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Aircraft Stats:

Powerplant: 1 x SNECMA Atar 09K50C, 10,500 lb (15,050 lb a/b) thrust
Speed: 2 350 kph, 1,460mph mph
Seats: 2
Length: 16.18m, 53ft 08in
Span: 8.22m, 11.6ft 11.6in
Empty Weight: 7 633kg, 16,828lb
Max T/O Weight: 13 600kg, 29,982lb
Period of Service: 1986 - 2008

Cheetah D

Status: Retired
Manufacturer: Atlas
Country of Manufacture: South Africa
Role: Training/Interdiction

South Africa performed an update to their Mirages along the lines of that of the Kfir and incorporating some Israeli-built kit. In 1986, Atlas Aircraft Corporation of South Africa rolled out a refurbished Mirage III machine named the "Cheetah". Improvements to the Cheetah featured:

  • Structural upgrades to "zero-life" the airframe.
  • Kfir-like canards, nose strakes, and dogtooth wing.
  • An Atar 09K-50 engine, built under license in South Africa for the country's Mirage F1 fighters. The Cheetah featured larger engine intakes to ensure the necessary airflow.
  • Two additional stores pylons under the intake ducts, for a total of seven pylons.
  • A fixed refueling probe, mounted over the right air intake.
  • A Martin-Baker Mark 10L ejection seat.
  • New avionics, the majority of Israeli origin but with some elements built in South Africa, mostly packed into an extended nose.

The first aircraft to be converted was a Mirage III D2Z (airframe number 845) from April 1983. It is not known publicly when its conversion was completed, but when the type was officially unveiled to the public on July 16, 1986, the type was already in service with 89 Combat Flying School, although it was only declared operational the next year. In order to bring the airframes back to "zero hours" flown, some 50% of components were replaced. Also fitted was a new main wing spar, a "drooping" leading edge and a dog-tooth incision on each main wing. Improvements were also made to the avionics, radar, electronic warfare and self-protection systems, including a modern pulse doppler radar. This is used in conjunction with a digital navigation attack system and HOTAS (hands on throttle and stick).  Tactical reconnaissance is limited to day operations. Laser designation of targets was reportedly performed using the Israeli Cockpit Laser Designation System (CLDS).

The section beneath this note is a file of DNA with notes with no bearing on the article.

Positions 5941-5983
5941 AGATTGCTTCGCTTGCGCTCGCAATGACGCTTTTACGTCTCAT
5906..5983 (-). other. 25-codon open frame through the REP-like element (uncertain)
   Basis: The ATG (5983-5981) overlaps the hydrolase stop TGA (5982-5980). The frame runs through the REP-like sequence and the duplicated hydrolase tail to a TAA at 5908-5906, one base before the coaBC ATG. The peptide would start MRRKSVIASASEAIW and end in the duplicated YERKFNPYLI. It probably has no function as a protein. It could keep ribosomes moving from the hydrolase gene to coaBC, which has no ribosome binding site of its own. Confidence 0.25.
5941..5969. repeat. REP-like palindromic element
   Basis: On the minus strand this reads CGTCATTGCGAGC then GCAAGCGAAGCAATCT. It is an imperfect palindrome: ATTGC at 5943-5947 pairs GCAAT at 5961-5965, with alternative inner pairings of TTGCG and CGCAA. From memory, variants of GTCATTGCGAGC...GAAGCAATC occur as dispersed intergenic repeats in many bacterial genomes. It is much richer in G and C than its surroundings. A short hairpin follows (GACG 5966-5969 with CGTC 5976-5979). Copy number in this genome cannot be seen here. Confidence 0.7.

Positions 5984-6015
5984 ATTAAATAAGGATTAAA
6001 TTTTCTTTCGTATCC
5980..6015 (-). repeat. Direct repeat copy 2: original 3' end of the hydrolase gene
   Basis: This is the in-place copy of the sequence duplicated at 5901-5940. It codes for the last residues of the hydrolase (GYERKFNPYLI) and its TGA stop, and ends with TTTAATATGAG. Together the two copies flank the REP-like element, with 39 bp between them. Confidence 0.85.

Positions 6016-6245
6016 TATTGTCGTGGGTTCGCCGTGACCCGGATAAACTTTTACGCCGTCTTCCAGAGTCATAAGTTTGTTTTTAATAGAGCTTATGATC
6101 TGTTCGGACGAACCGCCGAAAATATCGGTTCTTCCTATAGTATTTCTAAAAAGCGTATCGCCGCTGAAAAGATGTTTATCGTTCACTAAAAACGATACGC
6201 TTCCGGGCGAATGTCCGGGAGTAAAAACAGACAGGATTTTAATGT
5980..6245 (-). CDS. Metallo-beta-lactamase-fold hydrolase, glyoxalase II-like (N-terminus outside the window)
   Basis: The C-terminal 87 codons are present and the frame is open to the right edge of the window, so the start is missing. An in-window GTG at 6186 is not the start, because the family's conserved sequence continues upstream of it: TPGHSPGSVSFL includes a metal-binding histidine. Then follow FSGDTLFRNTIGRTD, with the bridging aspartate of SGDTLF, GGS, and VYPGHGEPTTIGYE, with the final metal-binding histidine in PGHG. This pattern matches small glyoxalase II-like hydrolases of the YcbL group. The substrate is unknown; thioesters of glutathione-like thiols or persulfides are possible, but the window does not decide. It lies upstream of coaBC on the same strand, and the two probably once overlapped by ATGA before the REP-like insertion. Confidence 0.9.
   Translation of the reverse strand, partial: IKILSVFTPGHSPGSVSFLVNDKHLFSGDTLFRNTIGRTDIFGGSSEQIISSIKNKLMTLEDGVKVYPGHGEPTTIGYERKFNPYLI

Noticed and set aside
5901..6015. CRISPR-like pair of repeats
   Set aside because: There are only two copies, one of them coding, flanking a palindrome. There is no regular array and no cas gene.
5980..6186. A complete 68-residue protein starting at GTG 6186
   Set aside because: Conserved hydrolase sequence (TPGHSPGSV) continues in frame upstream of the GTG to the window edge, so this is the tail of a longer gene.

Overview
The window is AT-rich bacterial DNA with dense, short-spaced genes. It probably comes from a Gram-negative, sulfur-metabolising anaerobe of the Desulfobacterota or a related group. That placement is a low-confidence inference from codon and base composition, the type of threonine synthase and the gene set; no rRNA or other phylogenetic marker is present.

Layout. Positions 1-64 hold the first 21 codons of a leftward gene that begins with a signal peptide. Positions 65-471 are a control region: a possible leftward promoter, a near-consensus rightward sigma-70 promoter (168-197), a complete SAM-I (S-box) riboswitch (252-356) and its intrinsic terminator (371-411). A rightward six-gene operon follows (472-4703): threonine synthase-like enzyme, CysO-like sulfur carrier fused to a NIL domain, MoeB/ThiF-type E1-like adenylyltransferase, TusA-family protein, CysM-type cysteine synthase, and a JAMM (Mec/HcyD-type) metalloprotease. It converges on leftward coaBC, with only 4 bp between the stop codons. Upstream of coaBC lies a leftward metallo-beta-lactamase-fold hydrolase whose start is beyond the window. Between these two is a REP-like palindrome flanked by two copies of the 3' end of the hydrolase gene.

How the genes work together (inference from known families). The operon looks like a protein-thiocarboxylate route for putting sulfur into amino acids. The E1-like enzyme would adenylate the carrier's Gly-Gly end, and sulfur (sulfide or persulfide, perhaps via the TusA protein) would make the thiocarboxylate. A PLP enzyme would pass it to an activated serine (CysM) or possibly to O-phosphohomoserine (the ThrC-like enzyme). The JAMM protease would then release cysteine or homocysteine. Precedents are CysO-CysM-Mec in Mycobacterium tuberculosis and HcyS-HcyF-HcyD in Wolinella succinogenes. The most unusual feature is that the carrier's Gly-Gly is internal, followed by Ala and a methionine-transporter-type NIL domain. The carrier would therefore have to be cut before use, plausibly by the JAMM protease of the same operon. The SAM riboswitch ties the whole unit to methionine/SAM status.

The Cheetah D is the sole two-seater variant, and is mainly used operationally as a training aircraft for pilots converting to the Cheetah C, though it does have a secondary attack capability, including the ability to deliver precision-guided munitions (PGMs). Under Project Recipient, 10 of the remaining 13 Cheetah Ds were re-engined with the Atar 09k50C-11, replacing their original Atar 09C engines. The three not upgraded have been withdrawn from use. The Cheetah D's avionics were also upgraded, to bring them on par with the avionics in the Cheetah C, while the original three piece front windshield has been replaced with a one-piece wraparound version.

The type was phased out on 1 April 2008 pending the introduction of the Gripen. 

Cheetah D No.845 is used by Denel and was based at the Test Flight and Development Centre (TFDC) as a systems testing aircraft. It was used in the development of the Denel Dynamics MUPSOW stand-off weapon. As at 2012, Denel also keeps two Cheetah Ds for testing, No.844 and No.847. The former is Denel's standard systems testing aircraft, while the latter was used in the evaluation of the SMR-95 engine, a development of the Klimov RD-33. The performance increase offered by the Russian engine was impressive, but budget cuts and problems with the aircraft's center of gravity ended the program. No.847 is in storage with Denel.

Although the two-seat Cheetah is generally refered to as the Cheetah D, they are more strictly known as the Cheetah B, D or D2, depending on the Mirage III airframe they were modified from.


Cheetah D 852 at AFB Makhado on 8 October 2005. Cheetah B 861 'Bandit' at AAD2004. Cheetah B 861 'Bandit'. Cheetah D in 1993. Cheetah D 859 in 2002.